Federal debt held by the public could grow by $21 trillion to $48 trillion by 2034, according to the Congressional Budget Office. Meanwhile, traditional sources of demand for U.S. government bonds are lagging. Foreign ownership is not keeping up with the growing size of the market and the Fed keeps shrinking its bond holdings.

"One of the things we've been talking a lot about internally is not just the supply but the demand," said David Rogal, managing director and a member of the multi-sector team in BlackRock's global fixed income group.

"An environment where you have a reduced buyer base and more supply definitely makes me think that over time you will see more term premium," he said, referring to a measure of the extra compensation investors demand for lending to the government over the long term.

Democrats as well as Republicans have vowed to reduce deficit spending and debt levels.

"After the prior administration increased the debt by a record $8 trillion and didn't sign a single law to reduce the deficit, President Biden has signed $1 trillion of deficit reduction into law and has a plan to lower the deficit by $3 trillion more," White House spokesperson Jeremy Edwards said.

Anna Kelly, spokesperson for the Republican National Committee, said Trump's "pro-growth, anti-inflation economic policies will ... bring down interest rates, shrink deficits, and lower long-term debt levels."

'PROBLEM FOR TOMORROW'

A sudden drop in demand for U.S. government bonds is unlikely given the dollar's leading reserve currency status and the size and depth of the Treasuries market.

"The most predictable crisis in history ... is for the moment more a silent crisis," JPMorgan analysts said in a recent note. "A problem 'for tomorrow' but not right now," they wrote.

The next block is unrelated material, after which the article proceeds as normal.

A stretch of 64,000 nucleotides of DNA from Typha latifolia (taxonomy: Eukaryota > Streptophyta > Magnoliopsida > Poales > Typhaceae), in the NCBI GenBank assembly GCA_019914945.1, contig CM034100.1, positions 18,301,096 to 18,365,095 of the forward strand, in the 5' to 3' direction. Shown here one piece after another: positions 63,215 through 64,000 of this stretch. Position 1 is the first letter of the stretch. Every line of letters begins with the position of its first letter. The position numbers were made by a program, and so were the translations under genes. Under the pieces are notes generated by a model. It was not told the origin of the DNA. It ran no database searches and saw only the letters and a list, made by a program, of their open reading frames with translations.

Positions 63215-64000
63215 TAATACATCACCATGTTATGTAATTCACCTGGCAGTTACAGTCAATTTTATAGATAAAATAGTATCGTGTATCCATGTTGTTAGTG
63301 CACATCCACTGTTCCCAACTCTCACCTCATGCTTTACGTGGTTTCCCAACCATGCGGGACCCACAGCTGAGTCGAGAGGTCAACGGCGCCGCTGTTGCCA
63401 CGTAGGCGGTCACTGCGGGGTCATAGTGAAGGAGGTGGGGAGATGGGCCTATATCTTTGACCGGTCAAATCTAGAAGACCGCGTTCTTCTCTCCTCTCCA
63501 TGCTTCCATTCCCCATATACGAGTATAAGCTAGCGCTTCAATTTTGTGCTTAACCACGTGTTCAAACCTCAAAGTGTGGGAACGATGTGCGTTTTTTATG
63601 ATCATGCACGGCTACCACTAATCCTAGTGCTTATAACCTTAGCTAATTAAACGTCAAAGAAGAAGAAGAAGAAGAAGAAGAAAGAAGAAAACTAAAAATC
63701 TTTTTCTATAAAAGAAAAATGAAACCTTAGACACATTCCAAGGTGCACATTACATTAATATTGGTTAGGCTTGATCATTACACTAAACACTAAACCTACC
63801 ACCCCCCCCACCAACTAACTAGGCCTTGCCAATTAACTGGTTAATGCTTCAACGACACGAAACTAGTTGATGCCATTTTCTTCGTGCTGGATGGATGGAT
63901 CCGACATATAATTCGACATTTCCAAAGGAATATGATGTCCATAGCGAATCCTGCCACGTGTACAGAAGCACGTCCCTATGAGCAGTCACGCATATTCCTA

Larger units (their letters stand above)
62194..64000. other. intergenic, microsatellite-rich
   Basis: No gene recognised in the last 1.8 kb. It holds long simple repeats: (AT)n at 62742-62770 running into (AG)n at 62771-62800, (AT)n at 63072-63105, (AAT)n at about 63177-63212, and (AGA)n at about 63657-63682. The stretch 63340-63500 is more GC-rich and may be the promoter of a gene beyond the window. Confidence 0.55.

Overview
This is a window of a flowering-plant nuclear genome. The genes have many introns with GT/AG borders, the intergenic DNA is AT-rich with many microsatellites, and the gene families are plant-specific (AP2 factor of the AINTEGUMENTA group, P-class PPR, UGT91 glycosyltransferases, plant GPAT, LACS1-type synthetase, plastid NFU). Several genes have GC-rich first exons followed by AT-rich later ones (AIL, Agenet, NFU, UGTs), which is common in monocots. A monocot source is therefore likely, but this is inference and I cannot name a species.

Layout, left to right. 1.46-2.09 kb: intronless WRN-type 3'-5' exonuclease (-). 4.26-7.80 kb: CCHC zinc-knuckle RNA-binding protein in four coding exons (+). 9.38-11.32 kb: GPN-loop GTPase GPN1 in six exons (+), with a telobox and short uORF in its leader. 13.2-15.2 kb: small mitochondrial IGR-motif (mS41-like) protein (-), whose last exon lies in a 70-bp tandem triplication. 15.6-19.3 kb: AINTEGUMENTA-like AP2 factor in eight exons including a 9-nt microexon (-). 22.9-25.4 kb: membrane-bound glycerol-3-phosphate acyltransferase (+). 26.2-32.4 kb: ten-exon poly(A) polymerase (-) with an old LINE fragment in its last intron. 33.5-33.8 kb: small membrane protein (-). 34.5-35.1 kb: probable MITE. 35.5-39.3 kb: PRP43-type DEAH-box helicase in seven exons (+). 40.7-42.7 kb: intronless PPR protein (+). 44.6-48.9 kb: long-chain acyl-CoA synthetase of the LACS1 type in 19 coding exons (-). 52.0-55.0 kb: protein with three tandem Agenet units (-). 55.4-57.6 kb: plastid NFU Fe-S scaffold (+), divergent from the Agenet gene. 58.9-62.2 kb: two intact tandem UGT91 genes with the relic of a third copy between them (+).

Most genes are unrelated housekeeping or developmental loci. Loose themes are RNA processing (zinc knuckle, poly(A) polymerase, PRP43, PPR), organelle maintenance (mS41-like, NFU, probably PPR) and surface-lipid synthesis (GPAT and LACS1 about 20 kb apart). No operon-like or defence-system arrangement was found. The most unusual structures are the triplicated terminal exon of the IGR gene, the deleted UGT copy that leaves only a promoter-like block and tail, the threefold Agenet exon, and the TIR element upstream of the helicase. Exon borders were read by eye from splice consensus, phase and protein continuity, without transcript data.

Still, some market participants have started to take stock.

Investor pressure on the Treasury Department to become more fiscally conservative would manifest itself with higher long-term yields relative to shorter-term ones, said Jonathan Duensing, head of U.S. fixed income at Amundi US.

"We're much more in the front end and intermediate part of the yield curve right now and prefer to stay away in general from the longer-duration part of the Treasury curve," he said.

In a sign of weakening demand, over the past year 10-year Treasury auctions have seen investors demand a concession to buy the paper more frequently than in recent years. Meanwhile, the U.S. Treasury 10-year term premium briefly moved back into positive territory last month.

"Ahead of the elections you probably don't want to be owning as much very long-dated U.S. Treasuries," said Brij Khurana, a fixed income portfolio manager at Wellington Management.

Others echoed those concerns.

Craig Ellinger, head of Americas fixed income at UBS Asset Management, said short-term debt "seems like the safer place to be in case deficits do get out of control."

Kathryn Rooney Vera, chief market strategist at StoneX, is positioning for a steeper yield curve partly because she anticipates large issuance will pressure long-term Treasuries.

"The answer is reducing spending, and neither side wants to do that," she said.

(Reporting by Davide Barbuscia; editing by Megan Davies and Paul Simao)